[Strasbourg: Johann Mentelin and/or Adolf Rusch, c.1473].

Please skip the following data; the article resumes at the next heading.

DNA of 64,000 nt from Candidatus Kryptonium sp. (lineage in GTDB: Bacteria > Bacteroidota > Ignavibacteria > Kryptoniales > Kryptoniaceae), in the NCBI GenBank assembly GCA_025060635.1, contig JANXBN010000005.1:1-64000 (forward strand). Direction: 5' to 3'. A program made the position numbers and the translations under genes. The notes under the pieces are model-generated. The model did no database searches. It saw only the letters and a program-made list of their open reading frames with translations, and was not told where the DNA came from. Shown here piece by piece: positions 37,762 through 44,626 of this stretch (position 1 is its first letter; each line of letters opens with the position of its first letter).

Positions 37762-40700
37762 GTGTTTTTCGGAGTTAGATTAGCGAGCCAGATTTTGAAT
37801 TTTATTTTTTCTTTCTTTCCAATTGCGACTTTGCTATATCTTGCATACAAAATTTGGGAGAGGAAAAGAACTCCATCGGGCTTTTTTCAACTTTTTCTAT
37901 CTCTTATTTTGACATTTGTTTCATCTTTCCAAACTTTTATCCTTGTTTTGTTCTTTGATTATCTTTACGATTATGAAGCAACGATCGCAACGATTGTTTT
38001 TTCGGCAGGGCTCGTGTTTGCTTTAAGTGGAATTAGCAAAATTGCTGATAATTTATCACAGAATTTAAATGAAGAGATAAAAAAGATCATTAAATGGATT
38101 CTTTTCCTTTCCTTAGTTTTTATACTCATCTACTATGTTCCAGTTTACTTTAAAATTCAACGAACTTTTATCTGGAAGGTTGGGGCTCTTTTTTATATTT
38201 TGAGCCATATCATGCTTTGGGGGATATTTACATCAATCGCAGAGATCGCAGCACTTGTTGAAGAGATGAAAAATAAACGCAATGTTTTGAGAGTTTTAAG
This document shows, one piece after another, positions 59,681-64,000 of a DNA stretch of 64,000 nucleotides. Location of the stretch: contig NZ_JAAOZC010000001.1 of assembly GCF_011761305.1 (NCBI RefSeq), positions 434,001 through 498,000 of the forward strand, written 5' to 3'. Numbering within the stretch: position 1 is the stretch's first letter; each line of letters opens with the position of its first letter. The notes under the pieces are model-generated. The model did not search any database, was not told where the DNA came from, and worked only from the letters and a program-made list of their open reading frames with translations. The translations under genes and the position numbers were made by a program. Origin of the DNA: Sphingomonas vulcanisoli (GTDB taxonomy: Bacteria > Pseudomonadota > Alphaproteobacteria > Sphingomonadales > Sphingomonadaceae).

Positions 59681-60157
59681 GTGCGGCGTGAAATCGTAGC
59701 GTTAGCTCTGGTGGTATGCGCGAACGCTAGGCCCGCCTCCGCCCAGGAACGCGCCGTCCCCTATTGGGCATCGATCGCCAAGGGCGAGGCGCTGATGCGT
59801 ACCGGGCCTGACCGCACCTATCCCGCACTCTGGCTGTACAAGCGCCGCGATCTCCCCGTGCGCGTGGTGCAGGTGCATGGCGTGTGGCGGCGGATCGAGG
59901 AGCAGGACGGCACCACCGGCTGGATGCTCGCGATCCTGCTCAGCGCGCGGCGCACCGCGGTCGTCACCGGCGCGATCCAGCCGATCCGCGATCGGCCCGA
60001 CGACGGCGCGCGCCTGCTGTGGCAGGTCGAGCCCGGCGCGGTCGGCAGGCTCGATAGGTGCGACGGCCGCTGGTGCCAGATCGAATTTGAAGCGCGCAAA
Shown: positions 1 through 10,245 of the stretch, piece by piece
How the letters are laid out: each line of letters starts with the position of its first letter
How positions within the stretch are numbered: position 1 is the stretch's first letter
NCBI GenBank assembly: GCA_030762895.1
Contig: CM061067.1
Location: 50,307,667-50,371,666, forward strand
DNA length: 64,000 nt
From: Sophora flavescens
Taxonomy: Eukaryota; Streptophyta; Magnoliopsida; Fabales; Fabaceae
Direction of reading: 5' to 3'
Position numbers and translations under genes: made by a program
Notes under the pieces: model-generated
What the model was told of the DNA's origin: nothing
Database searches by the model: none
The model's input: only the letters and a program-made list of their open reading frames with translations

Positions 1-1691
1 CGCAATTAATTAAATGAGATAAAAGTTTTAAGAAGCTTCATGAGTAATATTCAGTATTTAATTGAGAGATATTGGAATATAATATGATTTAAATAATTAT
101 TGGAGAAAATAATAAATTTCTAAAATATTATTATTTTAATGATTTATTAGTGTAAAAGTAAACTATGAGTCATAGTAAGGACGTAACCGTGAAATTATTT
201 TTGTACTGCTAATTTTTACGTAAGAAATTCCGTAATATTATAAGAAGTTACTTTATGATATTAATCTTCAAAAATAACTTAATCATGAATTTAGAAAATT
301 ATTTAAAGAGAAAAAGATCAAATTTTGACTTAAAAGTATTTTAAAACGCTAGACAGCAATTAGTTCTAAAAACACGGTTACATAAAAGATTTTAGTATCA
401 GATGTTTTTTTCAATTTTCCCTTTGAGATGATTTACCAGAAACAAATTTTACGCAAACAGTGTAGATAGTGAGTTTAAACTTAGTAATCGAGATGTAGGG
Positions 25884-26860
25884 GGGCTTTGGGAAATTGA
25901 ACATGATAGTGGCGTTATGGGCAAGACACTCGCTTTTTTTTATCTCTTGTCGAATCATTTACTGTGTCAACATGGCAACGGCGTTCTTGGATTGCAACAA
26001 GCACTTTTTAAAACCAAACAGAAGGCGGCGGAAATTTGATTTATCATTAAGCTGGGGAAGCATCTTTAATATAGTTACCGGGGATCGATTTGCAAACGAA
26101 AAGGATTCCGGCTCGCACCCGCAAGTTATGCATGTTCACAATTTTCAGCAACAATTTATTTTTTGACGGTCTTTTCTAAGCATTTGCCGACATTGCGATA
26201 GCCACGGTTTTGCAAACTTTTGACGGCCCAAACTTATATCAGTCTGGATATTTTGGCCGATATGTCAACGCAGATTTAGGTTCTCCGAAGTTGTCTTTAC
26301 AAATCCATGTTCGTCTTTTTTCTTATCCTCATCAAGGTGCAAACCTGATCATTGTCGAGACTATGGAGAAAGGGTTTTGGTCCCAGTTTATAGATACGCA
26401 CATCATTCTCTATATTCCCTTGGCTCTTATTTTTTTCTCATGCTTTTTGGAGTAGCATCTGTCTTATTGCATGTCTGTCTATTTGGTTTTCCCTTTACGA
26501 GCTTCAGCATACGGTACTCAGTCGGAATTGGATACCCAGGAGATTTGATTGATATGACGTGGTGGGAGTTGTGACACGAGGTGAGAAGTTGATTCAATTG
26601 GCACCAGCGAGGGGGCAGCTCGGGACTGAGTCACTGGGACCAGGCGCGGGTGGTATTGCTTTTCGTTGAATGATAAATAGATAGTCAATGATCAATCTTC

During the first two decades of printing, Bibles adhered closely to the model established by Gutenberg. Ideally suited for refectory reading at a lectern, subsequent Bibles in large Royal folio format presented a similar layout with two columns of text with spaces left for large initials and other navigational elements to be added by hand. Continuing in this tradition, the earliest printed Bible in the Prothro Collection was published at Strasbourg c. 1473, probably by Johann Mentelin and/or his son-in-law Adolf Rusch. The main difference between this Bible and Gutenberg’s was the introduction of a smaller yet highly legible Roman type instead of Gothic. With fifty-six lines per column, as opposed to Gutenberg’s forty-two lines, this edition compressed the text into 425 printed leaves, reducing the use of paper by nearly one-third.